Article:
Tips for 3D animation production
- Create a detailed storyboard: A detailed storyboard will help you to visualise your animation and plan out the camera angles, lighting, and movements for each scene. 3D Animation is a lot more detail-orientated than 2D which means your storyboard should follow suit.
- Model your objects with care: Pay attention to detail when modeling your objects to ensure that they are realistic and visually appealing. Focus on creating proper topology, texture mapping and lighting. A detailed storyboard aids considerably with this process.
- Rig your characters: If you are animating characters, create a rig that allows you to easily animate them with a range of movements.
- Understand keyframe animation: Keyframe animation is the process of adding a keyframe for each important point in the animation. This technique allows for precise movement control over your objects or characters.
- Use reference materials: Reference materials such as videos, photos, or real-world environments can help you to create realistic 3D animations. This is absolutely vital when creating custom detailed 3D Animation. For example: A 3D model of a unique piece of machinery for a factory.
- Utilise lighting and camera techniques: Lighting and camera choices can impact the mood and tone of your animation. Experiment with different lighting setups and camera angles to make your animation more dynamic and interesting. 3D Animation allows for more dynamic scenes through the exploration of the 3D space, so take full advantage of it.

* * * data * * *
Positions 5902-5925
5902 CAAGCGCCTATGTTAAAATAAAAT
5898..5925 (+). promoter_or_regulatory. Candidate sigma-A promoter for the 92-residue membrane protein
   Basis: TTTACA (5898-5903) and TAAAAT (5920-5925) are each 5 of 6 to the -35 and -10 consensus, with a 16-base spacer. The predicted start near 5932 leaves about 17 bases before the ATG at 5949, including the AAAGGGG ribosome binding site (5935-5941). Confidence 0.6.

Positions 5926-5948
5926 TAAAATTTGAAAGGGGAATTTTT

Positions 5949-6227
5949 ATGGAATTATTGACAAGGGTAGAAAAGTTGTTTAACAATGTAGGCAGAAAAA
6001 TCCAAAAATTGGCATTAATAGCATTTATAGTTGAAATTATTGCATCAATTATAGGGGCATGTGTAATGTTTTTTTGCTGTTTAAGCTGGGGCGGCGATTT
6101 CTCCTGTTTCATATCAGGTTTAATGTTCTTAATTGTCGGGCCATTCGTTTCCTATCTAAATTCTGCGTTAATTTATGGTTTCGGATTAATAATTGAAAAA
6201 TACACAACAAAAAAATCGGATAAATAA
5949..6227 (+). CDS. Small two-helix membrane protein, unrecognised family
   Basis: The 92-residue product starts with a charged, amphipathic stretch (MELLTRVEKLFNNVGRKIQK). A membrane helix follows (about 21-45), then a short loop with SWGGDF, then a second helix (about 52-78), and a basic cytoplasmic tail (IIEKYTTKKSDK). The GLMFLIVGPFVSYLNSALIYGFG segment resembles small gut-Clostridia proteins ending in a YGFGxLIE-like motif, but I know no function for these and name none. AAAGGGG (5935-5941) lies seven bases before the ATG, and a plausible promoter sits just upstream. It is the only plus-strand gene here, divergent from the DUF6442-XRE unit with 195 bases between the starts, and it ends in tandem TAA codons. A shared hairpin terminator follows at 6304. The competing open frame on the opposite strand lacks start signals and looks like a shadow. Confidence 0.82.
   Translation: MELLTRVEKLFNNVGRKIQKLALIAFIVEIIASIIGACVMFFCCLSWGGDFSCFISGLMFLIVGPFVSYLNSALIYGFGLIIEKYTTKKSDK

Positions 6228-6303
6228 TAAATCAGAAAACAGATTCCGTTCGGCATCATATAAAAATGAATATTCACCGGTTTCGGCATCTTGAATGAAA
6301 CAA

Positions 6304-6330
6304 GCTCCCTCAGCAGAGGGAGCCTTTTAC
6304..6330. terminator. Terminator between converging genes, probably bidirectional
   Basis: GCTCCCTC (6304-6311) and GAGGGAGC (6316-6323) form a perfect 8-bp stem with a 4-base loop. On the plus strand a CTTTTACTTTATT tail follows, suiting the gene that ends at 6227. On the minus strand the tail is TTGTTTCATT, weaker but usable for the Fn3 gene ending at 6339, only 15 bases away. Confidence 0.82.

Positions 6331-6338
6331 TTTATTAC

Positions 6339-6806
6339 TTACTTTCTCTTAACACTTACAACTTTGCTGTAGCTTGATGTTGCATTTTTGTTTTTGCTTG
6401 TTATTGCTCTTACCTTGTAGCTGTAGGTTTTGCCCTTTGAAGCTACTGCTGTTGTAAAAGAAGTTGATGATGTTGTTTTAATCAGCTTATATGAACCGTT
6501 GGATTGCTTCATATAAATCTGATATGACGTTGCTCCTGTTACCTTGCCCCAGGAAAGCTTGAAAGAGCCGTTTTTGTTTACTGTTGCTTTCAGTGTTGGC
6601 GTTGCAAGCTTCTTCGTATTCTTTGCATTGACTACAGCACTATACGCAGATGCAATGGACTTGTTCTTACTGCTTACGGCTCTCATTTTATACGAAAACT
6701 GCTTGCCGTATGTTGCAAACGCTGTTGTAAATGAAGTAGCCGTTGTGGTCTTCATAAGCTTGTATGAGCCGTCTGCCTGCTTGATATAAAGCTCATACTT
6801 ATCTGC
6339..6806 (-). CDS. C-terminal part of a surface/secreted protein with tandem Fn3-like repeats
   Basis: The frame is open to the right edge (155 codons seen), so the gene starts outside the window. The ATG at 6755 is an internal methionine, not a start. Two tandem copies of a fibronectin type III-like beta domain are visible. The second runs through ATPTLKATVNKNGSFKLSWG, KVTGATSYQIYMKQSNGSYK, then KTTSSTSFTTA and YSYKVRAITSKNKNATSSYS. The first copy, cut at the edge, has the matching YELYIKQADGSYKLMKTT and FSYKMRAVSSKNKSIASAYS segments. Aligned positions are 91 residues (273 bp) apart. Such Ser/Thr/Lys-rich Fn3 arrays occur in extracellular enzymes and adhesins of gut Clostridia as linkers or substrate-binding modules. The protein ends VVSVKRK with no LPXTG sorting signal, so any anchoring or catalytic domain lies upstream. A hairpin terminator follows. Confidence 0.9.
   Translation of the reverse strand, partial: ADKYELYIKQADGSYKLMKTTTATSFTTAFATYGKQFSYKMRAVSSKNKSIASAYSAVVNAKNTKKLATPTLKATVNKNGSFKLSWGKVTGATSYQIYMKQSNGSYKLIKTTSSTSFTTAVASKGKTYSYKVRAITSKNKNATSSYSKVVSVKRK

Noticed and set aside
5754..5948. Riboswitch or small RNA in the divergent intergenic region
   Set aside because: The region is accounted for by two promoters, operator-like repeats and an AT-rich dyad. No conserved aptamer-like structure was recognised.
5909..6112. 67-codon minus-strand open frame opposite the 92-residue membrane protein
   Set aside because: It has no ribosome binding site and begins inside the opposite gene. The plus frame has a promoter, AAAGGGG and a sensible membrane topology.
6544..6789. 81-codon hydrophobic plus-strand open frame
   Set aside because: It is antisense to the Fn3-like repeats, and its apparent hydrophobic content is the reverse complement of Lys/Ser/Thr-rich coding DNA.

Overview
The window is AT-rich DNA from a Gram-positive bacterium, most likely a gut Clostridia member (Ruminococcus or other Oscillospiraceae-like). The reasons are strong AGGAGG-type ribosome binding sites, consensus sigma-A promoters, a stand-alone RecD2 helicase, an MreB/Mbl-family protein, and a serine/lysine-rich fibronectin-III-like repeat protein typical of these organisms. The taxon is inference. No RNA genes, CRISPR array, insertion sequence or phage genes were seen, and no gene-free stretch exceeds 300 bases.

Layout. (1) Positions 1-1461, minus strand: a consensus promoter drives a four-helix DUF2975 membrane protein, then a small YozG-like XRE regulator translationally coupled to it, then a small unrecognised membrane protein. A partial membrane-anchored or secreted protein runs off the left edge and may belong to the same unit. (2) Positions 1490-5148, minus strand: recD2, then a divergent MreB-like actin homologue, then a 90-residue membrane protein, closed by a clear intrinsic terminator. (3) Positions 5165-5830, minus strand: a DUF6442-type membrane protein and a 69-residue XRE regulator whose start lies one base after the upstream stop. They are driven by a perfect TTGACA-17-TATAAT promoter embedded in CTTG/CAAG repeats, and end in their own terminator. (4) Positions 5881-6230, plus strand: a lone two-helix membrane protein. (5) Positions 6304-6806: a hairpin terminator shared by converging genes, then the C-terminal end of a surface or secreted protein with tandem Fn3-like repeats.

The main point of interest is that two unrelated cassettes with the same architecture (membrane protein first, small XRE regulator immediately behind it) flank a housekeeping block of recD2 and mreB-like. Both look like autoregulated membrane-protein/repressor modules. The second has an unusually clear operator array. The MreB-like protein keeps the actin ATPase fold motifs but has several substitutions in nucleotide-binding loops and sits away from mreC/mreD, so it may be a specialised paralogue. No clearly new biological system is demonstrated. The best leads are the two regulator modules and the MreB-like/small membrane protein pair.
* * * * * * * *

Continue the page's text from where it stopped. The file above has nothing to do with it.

- Optimise your assets for rendering: Optimise your assets for rendering, such as reducing the polygon count, using simplified textures or reducing the level of detail in non-critical areas can help speed up the rendering process.
When faced with the decision between 2D and 3D animation it is important to consider the different applications and variants of each style. Both of these styles are incredibly useful and powerful tools but it all comes down to the budget allocated, the time frame in which content needs to be developed and the subject matter of the animated video.
If you have any further questions regarding 2D and 3D animation or require such services for yourself or your company, get in contact with one of our team members.